James J. McCarthy
Before it became fashionable, James J. McCarthy understood the importance of reaching across boundaries with interdisciplinary research. He was drawn to his field, oceanography, because it allowed him to approach the topic from more than a single discipline, requiring as it does work in biology, chemistry, and geology. His work has focused on the regulation of plankton productivity in the sea particularly in regions that are strongly affected by seasonal and inter-annual variation in climate.
“I’ve spent much of my time for the last 25 years working to bring groups of scientists together who had historically worked alone in their own disciplinary communities” to bridge boundaries and explore exciting new directions in science, he said in an interview for Science. He is also committed to engaging scientists in developing countries to address the critical intersections of science and policy, and to make science more accessible to nonscientists. It is no wonder that he has been deeply committed to the work of UCS, serving now as Board Chair Emeritus.
Dr. McCarthy is the Alexander Agassiz Professor of Biological Oceanography at Harvard University and from 1982 to 2002 he was the director of Harvard University’s Museum of Comparative Zoology. He has participated in and led national and international organizations whose goal is addressing climate and global change. He chaired the inaugural committee that launched the International Geosphere-Biosphere Program, and he was the founding editor of the journal Global Biogeochemical Cycles, which has been a successful venue for publishing results of research that span broad areas of the Earth sciences relating to global change. He has been an author for regional, national, and global climate change assessments, was vice chair of the Northeast Climate Impacts Assessment, and headed the 2001 Intergovernmental Panel on Climate Change (IPCC) Working Group II assessment of impacts and vulnerabilities relating to climate change.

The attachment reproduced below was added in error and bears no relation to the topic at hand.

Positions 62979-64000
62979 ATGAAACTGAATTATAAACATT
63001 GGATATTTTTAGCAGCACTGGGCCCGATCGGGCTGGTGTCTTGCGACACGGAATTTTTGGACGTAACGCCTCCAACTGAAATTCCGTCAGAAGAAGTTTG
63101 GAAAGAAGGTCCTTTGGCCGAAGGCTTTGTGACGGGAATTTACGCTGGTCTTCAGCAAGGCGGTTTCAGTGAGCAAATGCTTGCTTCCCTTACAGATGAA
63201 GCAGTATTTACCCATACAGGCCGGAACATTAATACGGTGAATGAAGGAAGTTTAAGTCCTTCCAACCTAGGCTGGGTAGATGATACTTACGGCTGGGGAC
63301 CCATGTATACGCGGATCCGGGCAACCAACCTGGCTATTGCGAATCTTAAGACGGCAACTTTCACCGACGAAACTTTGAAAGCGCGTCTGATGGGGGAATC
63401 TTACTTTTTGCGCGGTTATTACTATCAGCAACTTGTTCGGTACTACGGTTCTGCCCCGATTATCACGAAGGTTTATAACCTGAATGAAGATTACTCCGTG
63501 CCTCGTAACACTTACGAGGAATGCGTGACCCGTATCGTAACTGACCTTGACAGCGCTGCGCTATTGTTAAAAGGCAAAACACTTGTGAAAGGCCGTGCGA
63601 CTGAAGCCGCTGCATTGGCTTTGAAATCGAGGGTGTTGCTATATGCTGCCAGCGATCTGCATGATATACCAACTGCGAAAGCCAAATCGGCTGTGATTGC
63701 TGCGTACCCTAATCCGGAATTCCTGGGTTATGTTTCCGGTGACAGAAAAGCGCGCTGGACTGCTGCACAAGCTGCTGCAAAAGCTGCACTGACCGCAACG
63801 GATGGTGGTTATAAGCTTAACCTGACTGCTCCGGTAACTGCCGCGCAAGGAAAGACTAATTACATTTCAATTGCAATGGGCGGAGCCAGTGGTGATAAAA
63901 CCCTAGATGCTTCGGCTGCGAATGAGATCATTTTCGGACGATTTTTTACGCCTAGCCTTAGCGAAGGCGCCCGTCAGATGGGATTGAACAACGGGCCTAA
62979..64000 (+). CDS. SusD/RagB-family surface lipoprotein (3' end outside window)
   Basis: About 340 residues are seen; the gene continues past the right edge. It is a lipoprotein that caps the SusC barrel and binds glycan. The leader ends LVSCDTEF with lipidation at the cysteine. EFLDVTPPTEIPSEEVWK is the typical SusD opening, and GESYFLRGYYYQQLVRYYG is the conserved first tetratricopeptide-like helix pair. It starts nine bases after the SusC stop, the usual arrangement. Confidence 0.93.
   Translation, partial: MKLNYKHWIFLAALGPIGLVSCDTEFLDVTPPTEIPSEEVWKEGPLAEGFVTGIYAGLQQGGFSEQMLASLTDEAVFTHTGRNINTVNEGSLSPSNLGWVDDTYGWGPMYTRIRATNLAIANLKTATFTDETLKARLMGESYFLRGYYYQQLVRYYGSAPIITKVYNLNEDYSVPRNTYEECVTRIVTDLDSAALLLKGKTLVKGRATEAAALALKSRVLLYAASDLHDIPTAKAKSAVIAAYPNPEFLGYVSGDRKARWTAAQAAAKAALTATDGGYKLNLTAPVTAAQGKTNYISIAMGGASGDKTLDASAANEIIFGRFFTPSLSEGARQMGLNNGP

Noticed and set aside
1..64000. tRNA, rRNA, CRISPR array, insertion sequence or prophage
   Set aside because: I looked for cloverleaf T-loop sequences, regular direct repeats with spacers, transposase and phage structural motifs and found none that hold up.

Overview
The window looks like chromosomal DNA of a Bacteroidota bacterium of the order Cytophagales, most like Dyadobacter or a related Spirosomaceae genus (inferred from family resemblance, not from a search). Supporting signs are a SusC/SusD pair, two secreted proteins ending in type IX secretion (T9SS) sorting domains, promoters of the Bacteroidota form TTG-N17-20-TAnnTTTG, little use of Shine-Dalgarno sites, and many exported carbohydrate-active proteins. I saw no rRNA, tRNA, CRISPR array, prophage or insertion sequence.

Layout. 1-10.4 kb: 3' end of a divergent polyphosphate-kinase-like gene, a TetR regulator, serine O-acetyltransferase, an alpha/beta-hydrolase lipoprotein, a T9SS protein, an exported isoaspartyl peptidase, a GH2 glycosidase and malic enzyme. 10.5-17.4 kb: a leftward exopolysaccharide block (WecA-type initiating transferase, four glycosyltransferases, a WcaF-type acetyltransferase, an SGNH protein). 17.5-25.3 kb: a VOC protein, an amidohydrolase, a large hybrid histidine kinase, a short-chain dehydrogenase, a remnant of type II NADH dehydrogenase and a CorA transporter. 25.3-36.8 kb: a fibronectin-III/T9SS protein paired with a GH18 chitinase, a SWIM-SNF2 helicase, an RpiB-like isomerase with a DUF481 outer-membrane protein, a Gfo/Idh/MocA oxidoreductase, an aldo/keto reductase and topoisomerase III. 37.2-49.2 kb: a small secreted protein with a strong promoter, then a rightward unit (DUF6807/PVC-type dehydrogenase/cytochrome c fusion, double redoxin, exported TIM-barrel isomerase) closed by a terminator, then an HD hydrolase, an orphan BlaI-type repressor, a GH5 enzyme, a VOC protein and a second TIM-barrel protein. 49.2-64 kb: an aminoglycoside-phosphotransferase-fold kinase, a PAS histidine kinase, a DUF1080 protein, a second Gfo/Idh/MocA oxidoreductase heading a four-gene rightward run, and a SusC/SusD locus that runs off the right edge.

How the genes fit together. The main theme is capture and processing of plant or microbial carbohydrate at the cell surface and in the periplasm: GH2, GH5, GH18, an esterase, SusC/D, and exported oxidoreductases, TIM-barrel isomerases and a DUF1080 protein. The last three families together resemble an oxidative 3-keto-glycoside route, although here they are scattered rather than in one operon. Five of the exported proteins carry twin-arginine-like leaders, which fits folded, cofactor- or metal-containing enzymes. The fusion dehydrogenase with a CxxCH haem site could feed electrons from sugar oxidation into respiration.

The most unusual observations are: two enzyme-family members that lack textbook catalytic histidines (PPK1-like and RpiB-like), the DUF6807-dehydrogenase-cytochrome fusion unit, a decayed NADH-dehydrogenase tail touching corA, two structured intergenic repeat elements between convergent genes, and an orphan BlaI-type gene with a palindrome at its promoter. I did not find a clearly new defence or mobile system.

His honors include election as a Fellow of the American Association for the Advancement of Science (AAAS), a Fellow of the American Academy of Arts and Sciences, and a Foreign Member of the Royal Swedish Academy of Sciences. He has received the New England Aquarium’s David B. Stone award for distinguished service to the environment and the community and the Museum of Science Walker Prize for meritorious published scientific investigation and discovery. He is past president and chair of the Board of Directors of the AAAS.